The annual NFL Owners Meeting has been delayed because of COVID-19, but that didn't stop NFL owners from getting on the phone on Tuesday to discuss league issues.
And one of the main topics of discussion was the NFL's expanded playoff system, which was approved and is set to begin for the 2020 season. The vote included how teams are seeded for the postseason, when they would be played and how TV networks will carry the games.
The vote expanded the postseason from 12 to 14 teams, something that is included in the new NFL-NFLPA Collective Bargaining Agreement. It's the first time the playoff field has been expanded since 1990.
"I am excited about that," said Steelers General Manger Kevin Colbert. "Not that we want too many teams in the playoffs, but I thought 12 was a little too little. Maybe that 17th game will be influential in who those extra teams will be. The more teams we can have compete for a championship the better it will be for our game."
Under the new format, seven teams from each conference qualify for the postseason instead of six, which is the current number. One team will now receive a first-round bye, the No. 1 seed, instead of two as in the past. There will now be six games in the first round instead of the traditional four.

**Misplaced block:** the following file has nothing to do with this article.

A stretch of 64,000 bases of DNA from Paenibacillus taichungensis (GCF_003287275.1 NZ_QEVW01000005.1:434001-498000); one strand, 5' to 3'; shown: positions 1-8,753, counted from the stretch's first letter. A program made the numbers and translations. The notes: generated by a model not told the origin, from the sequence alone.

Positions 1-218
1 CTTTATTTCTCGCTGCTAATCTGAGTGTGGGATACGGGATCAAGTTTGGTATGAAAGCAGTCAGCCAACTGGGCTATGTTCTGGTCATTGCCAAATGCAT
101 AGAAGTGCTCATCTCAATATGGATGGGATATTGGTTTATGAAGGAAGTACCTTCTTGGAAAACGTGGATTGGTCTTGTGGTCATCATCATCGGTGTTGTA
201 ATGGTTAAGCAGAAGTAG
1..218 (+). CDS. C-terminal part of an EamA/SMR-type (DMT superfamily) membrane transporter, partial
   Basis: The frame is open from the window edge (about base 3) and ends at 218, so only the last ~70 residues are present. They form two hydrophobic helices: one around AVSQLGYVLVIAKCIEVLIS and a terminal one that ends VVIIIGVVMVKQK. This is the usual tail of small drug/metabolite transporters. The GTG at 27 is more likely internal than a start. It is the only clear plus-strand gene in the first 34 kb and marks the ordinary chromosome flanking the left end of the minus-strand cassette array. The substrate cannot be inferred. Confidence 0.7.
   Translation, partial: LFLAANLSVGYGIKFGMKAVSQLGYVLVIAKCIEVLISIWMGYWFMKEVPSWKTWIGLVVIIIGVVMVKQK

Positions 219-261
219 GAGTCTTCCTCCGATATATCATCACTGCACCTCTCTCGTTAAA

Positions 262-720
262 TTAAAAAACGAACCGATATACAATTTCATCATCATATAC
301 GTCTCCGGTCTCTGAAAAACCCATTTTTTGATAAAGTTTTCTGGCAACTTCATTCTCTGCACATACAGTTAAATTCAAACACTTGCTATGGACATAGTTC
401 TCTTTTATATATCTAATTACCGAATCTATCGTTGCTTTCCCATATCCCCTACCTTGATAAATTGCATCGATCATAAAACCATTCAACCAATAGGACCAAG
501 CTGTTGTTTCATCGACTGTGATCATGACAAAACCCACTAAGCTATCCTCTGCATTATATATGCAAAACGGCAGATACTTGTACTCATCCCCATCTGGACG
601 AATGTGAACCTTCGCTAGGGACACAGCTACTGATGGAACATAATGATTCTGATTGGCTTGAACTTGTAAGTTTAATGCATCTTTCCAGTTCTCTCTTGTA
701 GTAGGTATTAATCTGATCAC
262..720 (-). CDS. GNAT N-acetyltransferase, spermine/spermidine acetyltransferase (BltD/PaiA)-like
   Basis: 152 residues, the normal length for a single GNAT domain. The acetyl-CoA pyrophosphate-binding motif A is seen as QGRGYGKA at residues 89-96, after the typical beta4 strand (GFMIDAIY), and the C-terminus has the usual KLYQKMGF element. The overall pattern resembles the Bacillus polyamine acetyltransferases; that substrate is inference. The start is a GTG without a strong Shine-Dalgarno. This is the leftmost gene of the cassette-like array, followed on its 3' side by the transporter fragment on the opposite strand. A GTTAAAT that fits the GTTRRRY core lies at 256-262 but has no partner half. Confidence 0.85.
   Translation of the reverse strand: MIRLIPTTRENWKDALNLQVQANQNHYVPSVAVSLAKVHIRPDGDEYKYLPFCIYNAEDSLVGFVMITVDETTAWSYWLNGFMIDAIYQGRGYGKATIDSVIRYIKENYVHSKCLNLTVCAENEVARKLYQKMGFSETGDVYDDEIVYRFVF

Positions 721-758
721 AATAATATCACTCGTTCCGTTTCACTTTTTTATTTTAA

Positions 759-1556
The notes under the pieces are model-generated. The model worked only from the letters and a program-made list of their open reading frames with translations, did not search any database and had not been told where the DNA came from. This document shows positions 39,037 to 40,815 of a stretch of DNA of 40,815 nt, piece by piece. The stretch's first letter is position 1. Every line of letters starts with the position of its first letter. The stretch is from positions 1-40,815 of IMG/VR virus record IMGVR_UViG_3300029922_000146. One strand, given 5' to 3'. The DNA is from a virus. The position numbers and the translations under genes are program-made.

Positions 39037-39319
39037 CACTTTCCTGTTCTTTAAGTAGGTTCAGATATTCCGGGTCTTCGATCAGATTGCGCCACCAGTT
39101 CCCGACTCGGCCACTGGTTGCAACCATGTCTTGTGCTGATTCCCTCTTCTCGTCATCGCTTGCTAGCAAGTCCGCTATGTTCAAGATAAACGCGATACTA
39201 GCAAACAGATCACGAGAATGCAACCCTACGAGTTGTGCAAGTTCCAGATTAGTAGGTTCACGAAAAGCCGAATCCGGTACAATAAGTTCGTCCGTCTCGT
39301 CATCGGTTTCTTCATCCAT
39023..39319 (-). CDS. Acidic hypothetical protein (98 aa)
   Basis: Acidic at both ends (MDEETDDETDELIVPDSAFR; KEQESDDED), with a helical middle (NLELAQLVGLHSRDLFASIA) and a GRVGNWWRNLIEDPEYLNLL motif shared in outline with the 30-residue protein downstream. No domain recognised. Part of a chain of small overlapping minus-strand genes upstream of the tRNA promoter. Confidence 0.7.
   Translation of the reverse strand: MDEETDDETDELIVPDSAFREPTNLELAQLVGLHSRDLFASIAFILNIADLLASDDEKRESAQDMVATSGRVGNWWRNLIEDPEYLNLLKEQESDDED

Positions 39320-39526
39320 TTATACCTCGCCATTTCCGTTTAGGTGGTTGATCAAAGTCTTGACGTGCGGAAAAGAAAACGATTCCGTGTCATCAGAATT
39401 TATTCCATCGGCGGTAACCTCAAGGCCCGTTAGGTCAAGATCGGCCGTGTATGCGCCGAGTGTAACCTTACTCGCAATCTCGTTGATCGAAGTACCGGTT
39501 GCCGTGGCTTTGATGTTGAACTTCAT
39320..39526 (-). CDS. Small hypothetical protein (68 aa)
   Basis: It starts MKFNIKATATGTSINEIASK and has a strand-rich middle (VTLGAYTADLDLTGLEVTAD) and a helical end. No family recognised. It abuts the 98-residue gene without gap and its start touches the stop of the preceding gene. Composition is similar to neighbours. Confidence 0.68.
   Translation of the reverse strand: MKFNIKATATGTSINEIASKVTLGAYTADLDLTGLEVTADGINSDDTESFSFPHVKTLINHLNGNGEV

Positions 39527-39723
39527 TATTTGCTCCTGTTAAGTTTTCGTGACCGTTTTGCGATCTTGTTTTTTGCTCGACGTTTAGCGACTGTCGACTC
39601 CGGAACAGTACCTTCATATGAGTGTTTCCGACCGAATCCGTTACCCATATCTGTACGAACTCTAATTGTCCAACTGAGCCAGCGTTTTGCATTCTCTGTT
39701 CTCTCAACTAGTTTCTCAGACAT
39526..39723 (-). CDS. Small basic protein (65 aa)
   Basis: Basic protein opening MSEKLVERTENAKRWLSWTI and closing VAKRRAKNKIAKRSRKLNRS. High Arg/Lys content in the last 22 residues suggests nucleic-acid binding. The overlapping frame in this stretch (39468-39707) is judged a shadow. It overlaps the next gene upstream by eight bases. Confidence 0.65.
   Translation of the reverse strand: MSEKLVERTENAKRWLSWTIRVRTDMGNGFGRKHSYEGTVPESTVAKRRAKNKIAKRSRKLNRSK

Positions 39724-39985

Here are the details:
AFC and NFC Wild Card games will feature the 2 seed hosting the 7 seed, the 3 seed hosting the 6 seed and the 4 seed hosting the 5 seed.
Wild Card Weekend for the 2020 season will consist of three games on Saturday, January 9, and three games on Sunday, January 10, 2021.
CBS will broadcast one additional Wild Card game on January 10 with kickoff at approximately 4:40 p.m. ET. The game will also be available via a livestream on CBS All Access. Additionally, as part of CBS' coverage, a separately produced telecast of the game will air on Nickelodeon, tailored for a younger audience.
NBC, its new streaming service Peacock, as well as Telemundo will all broadcast an additional Wild Card game on January 10 with kickoff at approximately 8:15 p.m. ET.